Making the case to pause and review the Edmonton Incinerator

On Thursday 25th June, I joined a deputation of national and local politicians, doctors and community members to the North London Waste Authority (NLWA) meeting, to make the case for them to pause and review their plans to build a 700,000 tonne-capacity incinerator in Edmonton.

Disappointingly, the NLWA did not discuss the deputations so it was hard to tell what each of the members thought of the cases we made. I will be a submitting a question to the Mayor asking him call on the NLWA to pause and review their incineration plans.

You can find the video link to my speech here, just scroll back to the beginning to hear the meeting from the start. This is what I said:

I’m Caroline Russell, Green Party London Assembly Member and an Islington councillor. I am speaking today in my capacity as London-wide Assembly member to request that the North London Waste Authority board pause and review the incinerator plans so that North London benefits from a more sustainable waste solution.

I was the only councillor to speak out against this incinerator when it went through Full Council in Islington. As an Assembly Member I have consistently opposed Energy from Waste on the basis incinerators undermine recycling and the circular economy, contribute to air pollution and greenhouse gas emissions and that London already has more incinerator capacity than it needs.

I’m going to look at recycling rates, the circular economy and overall waste arisings as I make the case for you to pause and review.

Recycling Rates

London has the highest incineration rate across the UK, at 59.6 per cent. The Mayor of London’s Environment Strategy makes it clear that London should be a zero-waste city. I quote: “By 2026 no biodegradable or recyclable waste will be sent to landfill, and by 2030 65 per cent of London’s municipal waste will be recycled.

North London is a long way off meeting this recycling target. In the last five years North London’s recycling rate has actually decreased from 33 per cent to 30 per cent. That’s against recycling targets of 45% by 2015 and 50% by 2020.

We’ve seen the negative impact of increased incinerator capacity on recycling rates in the Western Riverside Waste Authority Boroughs (Lambeth, Wandsworth, Hammersmith & Fulham and Kensington & Chelsea) where recycling has fallen each year since the Belvedere Energy from Waste plant in Bexley went into operation in 2012. On average these four councils recycling rates went down by nearly 4 per cent from 2010 to 2016, making three of them in the worst six councils for recycling in England.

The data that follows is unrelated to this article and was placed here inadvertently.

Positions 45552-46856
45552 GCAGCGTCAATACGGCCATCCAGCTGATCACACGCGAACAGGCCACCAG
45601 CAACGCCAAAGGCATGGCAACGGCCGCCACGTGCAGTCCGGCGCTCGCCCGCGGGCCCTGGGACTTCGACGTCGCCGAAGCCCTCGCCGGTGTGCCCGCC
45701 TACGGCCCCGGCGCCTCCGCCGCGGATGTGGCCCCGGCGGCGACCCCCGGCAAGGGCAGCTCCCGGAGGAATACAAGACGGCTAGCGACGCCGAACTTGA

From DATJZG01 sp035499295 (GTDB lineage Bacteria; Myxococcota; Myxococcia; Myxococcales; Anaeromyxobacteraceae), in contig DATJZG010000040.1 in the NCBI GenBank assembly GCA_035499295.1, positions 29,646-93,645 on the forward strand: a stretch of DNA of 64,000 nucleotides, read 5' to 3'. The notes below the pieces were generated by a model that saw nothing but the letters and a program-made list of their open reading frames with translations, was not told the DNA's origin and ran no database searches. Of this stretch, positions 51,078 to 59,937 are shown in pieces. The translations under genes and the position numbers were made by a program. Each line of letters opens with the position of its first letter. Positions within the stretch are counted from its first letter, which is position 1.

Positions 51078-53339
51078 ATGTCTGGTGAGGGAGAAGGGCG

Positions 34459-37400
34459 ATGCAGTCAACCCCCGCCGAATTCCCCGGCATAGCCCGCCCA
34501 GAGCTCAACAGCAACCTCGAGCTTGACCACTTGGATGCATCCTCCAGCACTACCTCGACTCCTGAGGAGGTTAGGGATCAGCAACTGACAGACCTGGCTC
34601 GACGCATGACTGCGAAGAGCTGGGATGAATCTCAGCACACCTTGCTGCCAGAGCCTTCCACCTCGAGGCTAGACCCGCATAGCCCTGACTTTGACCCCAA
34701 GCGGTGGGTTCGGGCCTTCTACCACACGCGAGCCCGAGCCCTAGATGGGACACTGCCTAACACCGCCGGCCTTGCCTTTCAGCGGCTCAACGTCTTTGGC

Circular economy

Not only does increased incineration capacity not support the Mayor’s target for London to be a zero-waste city, it also goes against the proposal (7.4.1.b) in his Environment Strategy that says: “The Mayor will support the development of new waste infrastructure supporting the circular economy outcomes of reuse, repair, and remanufacture.

This is further emphasised in the Mayor’s new London Plan, specifically Policy SI 8(B): “Development Plans should identify how waste will be reduced, in line with the principles of the Circular Economy”.

Even the NWLA’s Residual Waste Reduction Plan 2020-22 says that its objective is “To reduce local authority collected waste arisings in north London, promote resource efficiency and the circular economy, minimise climate impacts and improve the local environment.” Your own aims literally back the case that you pause and review.

Reducing overall arisings

If you go back a step in the waste management process, what we actually need to be doing is help boroughs to reduce their arisings and cut the overall turnover of stuff. The London Waste and Recycling Board (LWARB) appointed Arup in 2016 to investigate the effect of applying circular economy initiatives to waste arisings across London. It focused entirely on achieving waste prevention, as opposed to managing waste. It found that even with a moderate take-up, the result would be a 30 per cent fall in overall London waste – the greater part of this by 2035ish, the life of the North London Waste Plan.

The decision to increase incineration capacity was based on predictions back in 2009 of an increase in the total generation of waste (arisings) for North London due to increasing population figures. In reality the seven boroughs actual arisings did not rise as expected and have been declining since 2015/16. By 2018/19, the seven boroughs were actually producing about 150,000 tonnes less waste than the NLWA had predicted and therefore about 75,000 tonnes less residual waste than predicted. This calls into question the initial rationale for building more incineration capacity in the region.

If extra waste has to be shipped in this will produce additional carbon emissions and road congestion, adding to the air pollution emitted by the facility itself and there will be no incentive for the boroughs to contribute to the circular economy, or to increase the proportion of waste recycled and reduce their overall arisings.

I’ve focused on the way that the increased incinerator capacity is incompatible with the need to increase recycling rates, boost the circular economy and reduce overall waste arisings. I know others will be looking at this through a climate crisis lens which reinforces the points I’ve raised and the case to pause and review.

Finally, from the perspective of dealing with the coronavirus crisis and its as yet unquantified impact on our economy, it is only prudent to pause and reassess all the modelling and assumptions that led you to a solution that commits north London to producing increased levels of residual waste to keep this proposed incinerator running.